The Cote Corp. v. Kelley Earthworks, Inc.

Annotate this Case
Justia Opinion Summary

The Cote Corporation filed a mechanic’s lien against real property owned by Kelley Earthworks, Inc. Cote subsequently brought a complaint to enforce the lien against Kelley. Kelley did not respond to the complaint or to Cote’s motion for summary judgment. The superior court entered Kelley’s default and then entered judgment for Cote, plus interest and attorney fees, and ordered that the property be sold to satisfy the judgment. Kelley appeared ten days after the judgment was entered on the docket and filed motions to set aside its default and for relief from the judgment. The court declined to set aside the default but did strike its order to sell the real property, instead awarding Cote a money judgment. The Supreme Court vacated the judgment, holding that the court erred in striking the provision of its order requiring a sale of the property. Remanded for entry of an order for the sale of at least a portion of Kelley’s land.

Download PDF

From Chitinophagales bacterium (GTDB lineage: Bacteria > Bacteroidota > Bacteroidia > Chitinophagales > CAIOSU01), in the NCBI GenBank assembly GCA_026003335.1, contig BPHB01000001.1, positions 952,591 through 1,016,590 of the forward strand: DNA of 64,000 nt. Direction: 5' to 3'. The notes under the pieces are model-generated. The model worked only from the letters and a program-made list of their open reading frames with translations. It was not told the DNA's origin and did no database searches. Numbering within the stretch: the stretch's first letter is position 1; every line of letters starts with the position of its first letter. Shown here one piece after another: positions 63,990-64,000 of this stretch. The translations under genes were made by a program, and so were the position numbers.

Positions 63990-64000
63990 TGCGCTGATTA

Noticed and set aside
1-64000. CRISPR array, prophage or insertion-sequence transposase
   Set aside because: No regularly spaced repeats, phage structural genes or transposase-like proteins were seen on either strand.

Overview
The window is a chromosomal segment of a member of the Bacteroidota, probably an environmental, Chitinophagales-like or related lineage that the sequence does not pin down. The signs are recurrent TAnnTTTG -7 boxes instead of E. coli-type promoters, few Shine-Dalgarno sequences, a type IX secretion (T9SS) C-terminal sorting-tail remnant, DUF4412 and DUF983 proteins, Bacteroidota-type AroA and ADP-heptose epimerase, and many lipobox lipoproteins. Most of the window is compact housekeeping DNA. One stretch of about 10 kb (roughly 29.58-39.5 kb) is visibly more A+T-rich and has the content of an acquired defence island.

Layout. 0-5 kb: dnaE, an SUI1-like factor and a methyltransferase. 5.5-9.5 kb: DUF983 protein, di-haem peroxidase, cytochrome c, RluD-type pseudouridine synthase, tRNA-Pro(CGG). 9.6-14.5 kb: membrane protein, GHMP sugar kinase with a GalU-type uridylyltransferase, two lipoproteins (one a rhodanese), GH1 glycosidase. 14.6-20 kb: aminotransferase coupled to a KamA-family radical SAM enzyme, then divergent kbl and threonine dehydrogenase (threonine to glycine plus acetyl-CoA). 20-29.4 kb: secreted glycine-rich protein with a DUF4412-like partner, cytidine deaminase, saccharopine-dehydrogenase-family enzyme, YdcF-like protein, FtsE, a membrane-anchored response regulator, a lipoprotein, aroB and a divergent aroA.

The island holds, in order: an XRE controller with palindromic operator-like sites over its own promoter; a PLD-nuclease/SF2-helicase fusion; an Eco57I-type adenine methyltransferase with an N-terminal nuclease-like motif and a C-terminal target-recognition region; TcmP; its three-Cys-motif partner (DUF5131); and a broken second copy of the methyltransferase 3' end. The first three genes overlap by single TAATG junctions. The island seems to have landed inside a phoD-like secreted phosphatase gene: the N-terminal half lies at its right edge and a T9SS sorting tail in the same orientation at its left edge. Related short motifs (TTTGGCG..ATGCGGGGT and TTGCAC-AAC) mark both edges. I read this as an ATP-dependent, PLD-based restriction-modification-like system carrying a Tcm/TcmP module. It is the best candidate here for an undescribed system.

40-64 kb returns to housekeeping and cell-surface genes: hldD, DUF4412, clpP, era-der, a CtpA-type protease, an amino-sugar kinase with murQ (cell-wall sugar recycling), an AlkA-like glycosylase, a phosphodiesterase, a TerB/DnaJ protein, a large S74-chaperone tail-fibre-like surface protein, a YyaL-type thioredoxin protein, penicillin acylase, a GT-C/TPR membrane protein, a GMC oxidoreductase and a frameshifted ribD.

MAINE SUPREME JUDICIAL COURT Decision: 2014 ME 93 Docket: Ken-13-448 Argued: June 11, 2014 Decided: July 17, 2014 Panel: Reporter of Decisions SAUFLEY, C.J., and ALEXANDER, SILVER, MEAD, GORMAN, and JABAR, JJ. THE COTE CORPORATION v. KELLEY EARTHWORKS, INC., et al. MEAD, J. [¶1] Kelley Earthworks, Inc. (Kelley), appeals, and The Cote Corporation (Cote) cross-appeals, from an amended summary judgment entered by the Superior Court (Kennebec County, Murphy, J.) awarding Cote a money judgment of $29,990, plus interest and attorney fees, in satisfaction of a mechanic s lien that the court found Cote held on Kelley s real property. Kelley contends that the court erred in (1) granting summary judgment to Cote after Kelley did not respond to either Cote s complaint or its motion for summary judgment; (2) awarding interest and attorney fees as part of the judgment; and (3) denying in part Kelley s motion for relief pursuant to M.R. Civ. P. 60(b), filed after the court entered a final judgment in favor of Cote. Cote, citing 10 M.R.S. § 3265 (2013), contends that the court erred in amending its original judgment by striking a provision ordering the sale of Kelley s real property to satisfy the mechanic s lien and instead awarding a 2 money judgment. Because we agree that the court erred in striking the provision of its order requiring a sale of the property, we vacate the judgment and remand for entry of an order for the sale of at least a portion of Kelley s land. I. BACKGROUND [¶2] In June 2012, Cote filed a mechanic s lien in the Kennebec County Registry of Deeds against real property owned by Kelley. On August 9, Cote brought a complaint to enforce the lien against defendants Kelley and RC & Sons Paving, Inc. (RC), and party-in-interest Rent-It, Inc. Only Kelley is a party to this appeal. 1 Kelley s clerk/registered agent was served with the complaint on August 30. The complaint alleged that Kelley leased land to RC, and that pursuant to a contract with RC, and with Kelley s consent, Cote constructed an asphalt plant on Kelley s land. It further alleged that Cote worked on the project through April 2012 but was not paid in full. [¶3] Kelley did not respond to the complaint, and on November 9 the court entered its default. In January 2013, Cote moved for summary judgment and requested an order that Kelley s property be sold to satisfy the lien. Kelley did not respond to the motion, which the court granted on April 4. It entered judgment for Cote in the amount of $29,990, plus interest and attorney fees, and ordered that the 1 RC defaulted and the court entered judgment against it. It has not appealed. Rent-It, Inc., filed a mechanic s lien against Kelley but failed to perfect it; the court found its lien to be void and invalid. 3 property be sold to satisfy the judgment if it was not redeemed by Kelley within ninety days. [¶4] On April 19, ten days after the judgment was entered on the docket, Kelley appeared for the first time and filed motions to set aside its default pursuant to M.R. Civ. P. 55(c) and for relief from the judgment pursuant to M.R. Civ. P. 60(b). Following a hearing, the court declined to set aside the default. It did, however, grant Kelley relief by treating its Rule 60(b) motion as a motion to alter or amend the judgment pursuant to M.R. Civ. P. 59(e), and striking its order to sell what Kelley represented was a property worth more than $1 million and awarding Cote a money judgment in its place. [¶5] Kelley s appeal and Cote s cross-appeal followed. II. DISCUSSION A. The Summary Judgment Granted to Cote [¶6] The statute governing the creation of a mechanic s lien provides, in the part relevant here, that [w]hoever performs labor or furnishes labor or materials . . . used in erecting, altering, moving or repairing a . . . building or appurtenances . . . by consent of the owner, has a lien thereon and on the land on which it stands and on any interest such owner has in the same, to secure payment thereof, with costs. If the owner of the building has no legal interest in the land on which the building is erected . . . the lien attaches to the building, and . . . may be enforced as provided. 10 M.R.S. § 3251 (2013). 4 [¶7] Kelley contends that the court erred in finding that on the summary judgment record there was no genuine issue of fact concerning three of section 3251 s requirements, namely that (1) Cote built the asphalt plant with Kelley s consent; (2) RC, the owner of the plant, had a legal interest in the Kelley land on which it was constructed; and (3) concerning the measure of damages, that Kelley s property was improved by Cote s work. [¶8] We will review the grant of a summary judgment de novo, viewing the summary judgment record in the light most favorable to the nonprevailing party to determine whether it demonstrates that there is no genuine issue of material fact and the moving party is entitled to judgment as a matter of law. When, as here, the plaintiff has moved for summary judgment, the plaintiff has the burden to demonstrate that each element of its claim is established without dispute as to material fact within the summary judgment record. Cach, LLC v. Kulas, 2011 ME 70 ¶ 8, 21 A.3d 1015 (quotation marks omitted). Even when the nonmoving party s response is inadequate, or, as here, nonexistent, the moving party has the burden to show why summary judgment is appropriate: A moving party s factual assertions may not be deemed admitted because of an improper response unless those factual assertions are properly supported. As we have explained, a party who moves for a summary judgment must properly put the motion and, most importantly, the material facts before the court, or the motion will not be granted, regardless of the adequacy, or inadequacy, of the nonmoving party s response. Id. ¶ 9 (alteration, citation, and quotation marks omitted). 5 1. Consent [¶9] Cote s mechanic s lien stated that the work it performed was done with Kelley s knowledge and consent. Cote made the same assertion in its statement of material facts, and supported that statement with the affidavit of its controller, Daniel Gagne. The affidavit was not challenged, and the statement of material facts was uncontroverted and is thus deemed admitted. M.R. Civ. P. 56(h)(4). Accordingly, in entering a summary judgment for Cote, the court had a sufficient basis to find that Kelley consented and therefore Cote is entitled to Judgment . . . and is entitled to enforce its lien. See Platz Assocs. v. Finley, 2009 ME 55, ¶ 24, 973 A.2d 743 ( [Defendant s] failure to respond to [plaintiff s] request for admission establishes as fact that [defendant] knew about and consented to the work. . . . ). 2. [¶10] RC s Legal Interest in Kelley s Land Kelley argues that the summary judgment record contained insufficient evidence to establish that RC had a legal interest in the land on which the building is erected, 10 M.R.S. § 3251, a showing necessary to allow Cote s mechanic s lien to attach to the land and not just the asphalt plant itself. Kelley did not raise that argument in its Rule 60(b) motion in the trial court. Accordingly, it has waived the issue on appeal. See Thayer Corp. v. Me. Sch. Admin. Dist. 61, 2012 ME 37, ¶ 4 n.4, 38 A.3d 1263. 6 [¶11] Even if it were not waived, the argument fails because Cote s uncontroverted statement of material facts, supported by the unchallenged Gagne affidavit, states that the site of the plant was owned by Defendant Kelley . . . and leased by RC. Beyond the four corners of the summary judgment record, an affidavit executed by Peter Kelley, an officer of Kelley Earthworks, Inc., filed in support of Kelley s Rule 60(b) motion, states that Kelley, Inc. entered into a lease with RC and [t]he lessee was to pay to Kelley Inc. rent of at least $80,000 per year. Furthermore, the Rule 60(b) motion itself refers to claimed acts of [Cote] on behalf of Kelley s lessee. RC s leasehold interest is a sufficient legal interest in the land to support the court s judgment. 10 M.R.S. § 3251; see Benham v. Morton & Furbish Agency, 2007 ME 83, ¶ 17, 929 A.2d 471 ( It is clear that a lease conveys a possessory interest in the land to another for a period of time. (quotation marks omitted)); Stewart v. Aldrich, 2002 ME 16, ¶ 14, 788 A.2d 603 ( A bedrock principle of our jurisprudence has been that a lease . . . is equivalent to a conveyance for almost all purposes . . . . ); Fischbach & Moore, Inc. v. Presteel Corp., 398 A.2d 397 (Me. 1979) (affirming a mechanic s lien filed against a building owner when the leaseholder arranged for work to be done with the owner s consent). 7 3. Calculation of Damages [¶12] The uncontroverted statement of material facts states that Cote was owed $29,990 plus interest, costs, and attorney fees. The Gagne affidavit reflects that amount, and it includes as an exhibit copies of invoices from Cote to RC. The court, without comment, awarded Cote the amount that it requested in its entry of summary judgment and again in granting Kelley Rule 59(e) relief.2 [¶13] A bill for the cost of improvements is evidence, albeit not dispositive evidence, of enhanced value to the property owner. A.F.A.B., Inc. v. Town of Old Orchard Beach, 657 A.2d 323, 325 (Me. 1995). Here, by failing to oppose Cote s motion for summary judgment, Kelley ensured that the invoices were the only evidence of damages. Although an award must be supported by some evidence of the amount of loss, damages need not be proved to a mathematical certainty. Graham v. Brown, 2011 ME 93, ¶ 12, 26 A.3d 823 (quotation marks omitted). The court did not err in relying on the only competent evidence of Cote s damages that was before it. B. Denial of Rule 60(b) Relief [¶14] Kelley contends that the court erred in denying it relief from summary judgment pursuant to Rule 60(b)3 because Cote committed a fraud against the court 2 We have considered Kelley s argument that the court erred in awarding Cote interest and attorney fees as part of its judgment, find it to be unpersuasive, and do not discuss it further. 8 in several representations it made in its statement of material facts and in supporting documents. We review the denial of Rule 60(b) relief for an abuse of discretion that works a plain and unmistakable injustice against the defendant. In re David H., 2009 ME 131, ¶ 41, 985 A.2d 490 (quotation marks omitted). [¶15] As an initial matter, the trial court did not find sufficient proof to conclude that Cote had worked a fraud against it, nor do we. In all of Kelley s pleadings, it does not dispute that Cote built an asphalt plant on land owned by Kelley. Furthermore, Kelley cannot meet its burden on this issue because Rule 60(b) presupposes that a party has performed [its] duty to take legal steps to protect [its] own interests in the original litigation. Id. (quotation marks omitted); see also McKeen & Assocs. v. Dep t of Transp., 1997 ME 73, ¶ 4, 692 A.2d 924 (same). By defaulting on Cote s complaint and then taking no steps to oppose summary judgment until ten days after a final judgment was entered, Kelley failed to protect its own interests. It was not a plain and unmistakable injustice for the 3 Maine Rule of Civil Procedure 60(b) provides, in part: On motion and upon such terms as are just, the court may relieve a party or the party s legal representative from a final judgment, order, or proceeding for the following reasons: (1) mistake, inadvertence, surprise, or excusable neglect; (2) newly discovered evidence which by due diligence could not have been discovered in time to move for a new trial under Rule 59(b); (3) fraud (whether heretofore denominated intrinsic or extrinsic), misrepresentation, or other misconduct of an adverse party; (4) the judgment is void; (5) the judgment has been satisfied, released, or discharged, or a prior judgment upon which it is based has been reversed or otherwise vacated, or it is no longer equitable that the judgment should have prospective application; or (6) any other reason justifying relief from the operation of the judgment. 9 trial court to hold Kelley to the consequences of that failure. In re David H., 2009 ME 131, ¶ 41, 985 A.2d 490 (quotation marks omitted). C. Cote s Cross-Appeal [¶16] In its cross-appeal, Cote contends that the court was statutorily required to order a sale of Kelley s real property upon finding that Cote was entitled to enforce its mechanic s lien, and that it did not have the authority to amend the remedy to a money judgment. In striking its original order that the property be sold, the court found that (1) Kelley s equity argument, namely that its real property was worth more than $1 million, was insufficient to warrant setting aside Cote s lien altogether pursuant to Rule 60(b); but (2) that information did, pursuant to Rule 59(e),4 warrant relief from a forced sale of the property. We review the amended judgment for a clear and manifest abuse of discretion. Ringuette v. Ringuette, 594 A.2d 1076, 1078 (Me. 1991) (quotation marks omitted).5 A court abuses its discretion if it enters a judgment contrary to a controlling statute. See Scott v. St. Pierre, 137 Me. 331, 331, 16 A.2d 473 (1940) 4 5 Maine Rule of Civil Procedure 59(e) concerns motions to alter or amend a judgment. Ringuette v. Ringuette, 594 A.2d 1076 (Me. 1991), cited by the trial court as authority for its amended judgment, is distinguishable from facts presented here. In Ringuette, a divorce case, the court reopened the evidence and subsequently amended its divorce judgment. 594 A.2d at 1076-77. We affirmed, recognizing the divorce court s wide discretion in determining a just division of marital property. Id. at 1078. Here, the issue is the remedy required by the mechanic s lien statutes, not the broad discretion of a divorce court. 10 ( When . . . the case is barren of proof of the statutory requirements . . . the ruling below is one contrary to law and is an abuse of discretion. ). [¶17] We conclude that the mechanic s lien statutes require a sale of Kelley s property in order to satisfy Cote s lien, but they do not necessarily require a sale of the entire parcel. In its original judgment, the court ordered a sale pursuant to 10 M.R.S. § 3259 (2013). That section provides, in part: If it is determined that the parties or any of them . . . have a lien upon said building and land . . . the court may decree that said property . . . shall be sold, and shall prescribe the place, time, terms, manner and conditions of such sale. . . . If justice requires, the court may provide in the order of sale that the owner shall have a right to redeem the property from such sale within a time fixed in the order of sale. If the court shall determine that the whole of the land on which the lien exists is not necessary therefor, it shall describe in the order of sale a suitable lot therefor; and only so much shall be sold. 10 M.R.S. § 3259. After the sale of the entire property or a suitable lot, id., the statutory scheme then allows a money judgment to satisfy any remaining deficiency: If the proceeds of the sale after payment of costs and expenses of sale are insufficient to pay the lien claims and costs in full, the court may render judgment against the debtor in favor of each individual lienor for the balance of his claim and costs remaining unpaid, and may issue executions therefor. 10 M.R.S. § 3260 (2013). [¶18] The plain language of the statutory scheme formed by sections 3259 and 3260 does not contemplate a money judgment as an alternative to the sale of 11 property subject to a lien; rather, a money judgment is authorized only when proceeds of the sale are insufficient to satisfy the lien. See Hickson v. Vescom Corp., 2014 ME 27, ¶ 15, 87 A.3d 704 (stating that the Law Court examine[s] the plain meaning of the statutory language seeking to give effect to the legislative intent (quotation marks omitted)). This construction is supported by 10 M.R.S. § 3265, which is the statutory provision cited by Cote on its cross-appeal. That section provides that [w]hen a judgment is rendered in any action authorized by chapters 601 to 6316 against any . . . building or appurtenances, . . . and the land on which it stands . . . said property shall be taken and sold on execution in the same manner that rights of redeeming mortgaged real estate may be taken and sold. 10 M.R.S. § 3265 (2013). [¶19] Sections 3259 and 3265 both require a sale of property that is subject to a lien. See Hickson, 2014 ME 27, ¶ 15, 87 A.3d 704 (stating that the Law Court construe[s] the whole statutory scheme of which the section at issue forms a part so that a harmonious result, presumably the intent of the Legislature, may be achieved (quotation marks omitted)). Accordingly, the trial court abused its discretion in setting aside the remedy of a sale altogether and substituting a money judgment. 6 10 M.R.S. §§ 3201-4012 (2013). 12 [¶20] The court was, however, authorized to include in its judgment a right of redemption, as it did. Furthermore, going forward, it is authorized to partition off a suitable lot in lieu of ordering a sale of the entire property if it deems that course of action to be appropriate. In Twin Island Dev. Corp. v. Ross, we modified and then affirmed a judgment entered by the Superior Court finding that a mechanic s lien existed and ordering the debtor to segregate and sell a fifty-acre parcel of the property subject to the lien. 522 A.2d 901, 901-03 (Me. 1987). At the Superior Court s discretion, a similar remedy could be employed in this case to balance the requirements of the mechanic s lien statutes with the equities that the court found to exist. The entry is: Judgment vacated. Remanded for entry of a judgment in favor of The Cote Corporation consistent with this opinion. On the briefs and at oral argument: C.H. Spurling, Esq., Gardiner, for appellant Kelley Earthworks, Inc. Theodore Small, Esq., Isaacson & Raymond, P.A., Lewiston, for appellee The Cote Corporation Kennebec County Superior Court docket number RE-2012-66 FOR CLERK REFERENCE ONLY